by Judith Finlayson
Robert Rose Inc., February 2008
Steel-cut. Unrefined. Rough-and-tough do-gooders, whole grains have become the holy grail of healthy eating. Study after study has found whole grains to be high in anti-oxidants, fiber and good fatty acids. They are said to have the ability to lower the risk for cardiovascular disease, ward off cancer, aid in weight loss and impart those who eat them with many other benefits. But while just about everyone has heard of whole grains, making the most of them on menus can be a challenge.
The Complete Whole Grains Cookbook provides a primer on whole grains, covering everything from individual characteristics and information on how to buy and store them. Each recipe is accompanied by nutritional information, including nutrients per serving and a listing of which vitamins and minerals are part of the dish.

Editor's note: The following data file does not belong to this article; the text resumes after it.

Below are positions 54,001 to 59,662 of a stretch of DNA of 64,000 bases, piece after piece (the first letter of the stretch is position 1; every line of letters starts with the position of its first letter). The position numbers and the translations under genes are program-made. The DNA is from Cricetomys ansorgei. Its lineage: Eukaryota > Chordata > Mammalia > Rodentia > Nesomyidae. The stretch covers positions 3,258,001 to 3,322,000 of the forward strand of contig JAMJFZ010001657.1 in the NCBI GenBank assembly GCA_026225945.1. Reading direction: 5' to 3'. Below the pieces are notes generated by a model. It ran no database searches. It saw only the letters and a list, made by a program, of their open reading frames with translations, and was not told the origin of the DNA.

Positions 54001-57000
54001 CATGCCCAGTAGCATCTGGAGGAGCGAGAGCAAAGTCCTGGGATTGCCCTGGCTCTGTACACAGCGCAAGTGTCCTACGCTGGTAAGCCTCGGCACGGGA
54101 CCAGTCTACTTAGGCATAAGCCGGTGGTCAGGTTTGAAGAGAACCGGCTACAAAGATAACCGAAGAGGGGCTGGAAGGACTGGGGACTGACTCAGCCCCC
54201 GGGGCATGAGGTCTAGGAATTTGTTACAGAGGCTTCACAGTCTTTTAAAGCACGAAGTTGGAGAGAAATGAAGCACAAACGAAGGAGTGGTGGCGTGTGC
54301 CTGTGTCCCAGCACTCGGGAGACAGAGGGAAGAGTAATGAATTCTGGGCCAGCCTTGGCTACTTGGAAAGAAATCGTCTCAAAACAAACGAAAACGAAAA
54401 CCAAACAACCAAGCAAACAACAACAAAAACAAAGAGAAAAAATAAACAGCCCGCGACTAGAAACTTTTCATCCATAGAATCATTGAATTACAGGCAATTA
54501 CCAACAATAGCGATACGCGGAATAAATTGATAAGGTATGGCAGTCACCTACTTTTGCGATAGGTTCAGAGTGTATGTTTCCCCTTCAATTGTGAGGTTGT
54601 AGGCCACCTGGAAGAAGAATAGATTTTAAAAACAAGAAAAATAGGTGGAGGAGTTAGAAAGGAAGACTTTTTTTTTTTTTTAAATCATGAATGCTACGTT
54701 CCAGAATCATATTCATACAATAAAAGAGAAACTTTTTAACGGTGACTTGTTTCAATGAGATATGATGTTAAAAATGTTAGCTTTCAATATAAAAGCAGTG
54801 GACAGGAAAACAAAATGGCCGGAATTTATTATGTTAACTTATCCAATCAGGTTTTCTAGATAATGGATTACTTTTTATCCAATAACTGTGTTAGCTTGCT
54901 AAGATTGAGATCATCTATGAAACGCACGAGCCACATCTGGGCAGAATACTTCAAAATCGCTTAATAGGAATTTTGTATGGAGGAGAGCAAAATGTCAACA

For those seeking to incorporate more whole grains into their offerings, this book offers a slew of ideas. Recipes like Chicken Paprikash with Wheat Berry Gravy, Best-Ever Buckwheat Burgers, and Moroccan-Style Couscous Stuffing are a few examples of how whole grains can add dimension and texture to any dish. It also provides a great introduction to some lesser-known examples such as quinoa, millet and sorghum.